The Siachen conflict has to rate near the top in the list of pointless conflicts. Once described as 'two bald men fighting over a comb'. The highest battlefield in the world, where casualties (2,700 so far) from cold-induced illness and accidents are far more common than combat. Sanjay Badri-Maharaj explains why a disputed ridge line holds such strategic significance for India and the fighting over many years, which has yet to be resolved.
The Siachen Glacier is 700 square kilometres of ice mass situated in the eastern Karakoram Range of the Himalayas. The Saltoro Ridge above the glacier rises from 17,880 feet to 25,330 feet. Its strategic benefit for India is that it enables them to threaten the Karakoram Pass, a crucial artery between China and Pakistan. The borderline in this area was never demarcated adequately at the partition, and the author describes how an accidental map discovery started the Indian claim.
The book clearly sets out the background to the conflict and its particular challenges for the Indian and Pakistani armed forces. India has invested much more heavily in specialised equipment and formations. 102 Infantry Brigade, known as the Siachen Brigade, has 3,000 men, supported by 3rd Infantry Division assets. Battalions and special forces are rotated through the brigade to give many troops experience operating at these altitudes. Pakistan's X Corps is responsible for their units in the area, and again battalions and special forces rotate as necessary.
Both armies have purchased specialist equipment for the troops involved and support weapons, including mountain artillery. Resupply is a significant challenge as only a few helicopter types can operate at these altitudes and even then with tiny payloads. For example, the Indian Cheetah helicopter can carry only two soldiers and rations. The Pakistan positions are somewhat lower and can be supplied by the larger Puma helicopters.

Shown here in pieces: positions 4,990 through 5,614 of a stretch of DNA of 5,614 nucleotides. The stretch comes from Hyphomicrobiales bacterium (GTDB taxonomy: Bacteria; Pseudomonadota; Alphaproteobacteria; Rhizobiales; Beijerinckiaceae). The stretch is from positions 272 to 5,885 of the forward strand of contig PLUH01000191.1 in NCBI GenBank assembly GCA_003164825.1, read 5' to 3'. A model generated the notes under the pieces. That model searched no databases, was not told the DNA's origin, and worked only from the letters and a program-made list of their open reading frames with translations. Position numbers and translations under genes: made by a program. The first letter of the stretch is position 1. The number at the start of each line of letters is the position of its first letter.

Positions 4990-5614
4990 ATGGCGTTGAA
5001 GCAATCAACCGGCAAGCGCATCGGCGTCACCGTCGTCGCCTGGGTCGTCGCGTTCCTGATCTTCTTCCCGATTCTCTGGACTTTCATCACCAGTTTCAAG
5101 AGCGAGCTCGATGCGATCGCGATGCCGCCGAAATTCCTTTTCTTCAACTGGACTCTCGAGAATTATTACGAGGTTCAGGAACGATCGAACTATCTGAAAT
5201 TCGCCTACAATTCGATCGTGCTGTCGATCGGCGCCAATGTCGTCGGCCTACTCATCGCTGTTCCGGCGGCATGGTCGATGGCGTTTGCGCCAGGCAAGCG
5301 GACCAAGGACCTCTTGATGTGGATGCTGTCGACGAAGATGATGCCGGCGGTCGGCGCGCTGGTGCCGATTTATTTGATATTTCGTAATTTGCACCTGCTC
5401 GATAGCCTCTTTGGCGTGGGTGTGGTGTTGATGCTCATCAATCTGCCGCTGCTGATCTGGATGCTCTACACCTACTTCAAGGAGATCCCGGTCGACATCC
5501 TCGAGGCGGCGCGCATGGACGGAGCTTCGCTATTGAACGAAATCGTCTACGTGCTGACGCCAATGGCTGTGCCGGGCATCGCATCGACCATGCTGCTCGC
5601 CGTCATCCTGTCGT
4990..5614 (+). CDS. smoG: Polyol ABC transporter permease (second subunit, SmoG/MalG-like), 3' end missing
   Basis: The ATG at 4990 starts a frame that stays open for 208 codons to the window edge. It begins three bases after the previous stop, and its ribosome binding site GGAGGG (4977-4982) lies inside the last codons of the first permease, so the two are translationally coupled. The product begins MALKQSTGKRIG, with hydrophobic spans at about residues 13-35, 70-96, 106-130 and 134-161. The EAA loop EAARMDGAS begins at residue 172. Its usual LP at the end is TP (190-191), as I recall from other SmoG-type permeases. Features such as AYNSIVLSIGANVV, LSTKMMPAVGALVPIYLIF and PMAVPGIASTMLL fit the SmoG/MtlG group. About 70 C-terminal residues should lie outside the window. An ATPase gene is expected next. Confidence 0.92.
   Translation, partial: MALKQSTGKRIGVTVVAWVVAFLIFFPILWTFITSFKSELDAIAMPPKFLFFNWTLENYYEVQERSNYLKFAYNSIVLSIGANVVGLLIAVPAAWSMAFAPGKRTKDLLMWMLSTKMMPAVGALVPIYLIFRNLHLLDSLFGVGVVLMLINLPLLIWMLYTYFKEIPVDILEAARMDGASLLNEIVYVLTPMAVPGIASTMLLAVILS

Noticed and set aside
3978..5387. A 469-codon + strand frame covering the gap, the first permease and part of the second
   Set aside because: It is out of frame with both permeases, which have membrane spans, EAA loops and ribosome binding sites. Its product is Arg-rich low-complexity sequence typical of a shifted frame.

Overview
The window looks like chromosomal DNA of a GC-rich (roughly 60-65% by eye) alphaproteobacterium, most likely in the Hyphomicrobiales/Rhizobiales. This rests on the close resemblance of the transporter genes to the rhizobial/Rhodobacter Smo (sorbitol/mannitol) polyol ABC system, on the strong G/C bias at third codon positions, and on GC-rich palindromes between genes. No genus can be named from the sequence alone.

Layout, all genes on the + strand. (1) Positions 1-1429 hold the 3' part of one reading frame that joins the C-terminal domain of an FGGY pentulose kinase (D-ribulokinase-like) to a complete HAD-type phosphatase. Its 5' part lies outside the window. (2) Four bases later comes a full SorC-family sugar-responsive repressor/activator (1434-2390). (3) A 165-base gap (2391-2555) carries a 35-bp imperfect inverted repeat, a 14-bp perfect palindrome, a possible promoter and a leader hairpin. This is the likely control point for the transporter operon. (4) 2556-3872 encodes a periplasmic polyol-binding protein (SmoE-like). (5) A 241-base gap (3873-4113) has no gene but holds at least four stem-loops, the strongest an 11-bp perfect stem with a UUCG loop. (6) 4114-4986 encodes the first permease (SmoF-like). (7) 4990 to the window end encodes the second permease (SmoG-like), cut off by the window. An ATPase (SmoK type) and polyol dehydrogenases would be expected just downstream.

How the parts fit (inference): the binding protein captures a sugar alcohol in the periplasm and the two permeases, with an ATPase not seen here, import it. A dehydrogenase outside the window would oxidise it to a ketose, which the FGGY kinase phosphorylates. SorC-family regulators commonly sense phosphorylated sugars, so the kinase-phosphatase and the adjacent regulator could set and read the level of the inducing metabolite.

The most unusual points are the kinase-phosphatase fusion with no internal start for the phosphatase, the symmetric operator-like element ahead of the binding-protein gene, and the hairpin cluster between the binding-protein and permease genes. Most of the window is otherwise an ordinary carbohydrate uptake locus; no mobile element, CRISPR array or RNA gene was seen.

Operation Meghdoot was aimed at pre-empting a Pakistani incursion based on intelligence that leave had been cancelled, lines of communication laid, high altitude equipment purchased and the tone of protest notes about Indian patrols. The plan was to establish a forward logistical base using a company plus one platoon of local Ladakh Scouts, then secure a position on the glacier and the ridge. This was launched on 13 April 1984 in minus 30 degrees celsius. Pakistan responded with its own Operation Ababeel. Serious fighting started on 22 June with Pakistani troops attacking uphill on an open ridge. This failed, and they lost 25 casualties. This was followed by a series of military engagements in 1985 and the years after that, with significant losses on both sides. After that, combat flared up infrequently, but both sides had to be prepared. The Kargil War in 1999 also impinged on the conflict as it could have cut on India's supply lines to Siachen.
Fighting has been rare in the 21st century, but accidents and medical conditions still result in casualties. Although both armies are now better equipped and trained to cope with the extreme conditions, albeit at a high cost. 12 Indian infantry battalions are rotated each year, which means some 15-20,000 troops have the joy of freezing up there. In 2012, the two countries came close to a demilitarisation deal, but it collapsed due to mutual suspicion. Tensions between India and China in the region is an added complication.
This looks pretty challenging to game on the tabletop for the wargamer, although the numbers fighting are quite small. For much of the year, the terrain is snow and ice, so a white mat over terrain would do. There are several WW2 ranges, particularly Finns and Soviets, in snowsuits, but they don't look much like the modern kit and the rifles are wrong. Possibly less of an issue in smaller scales, such as Pendrakens 10mm Finns. Korean War figures are another possibility, and from the photos in the book, troops don't wear snowsuits all the time. I have some way to go with my India-Pakistan project before I get to 1984 and beyond, so time to think about it.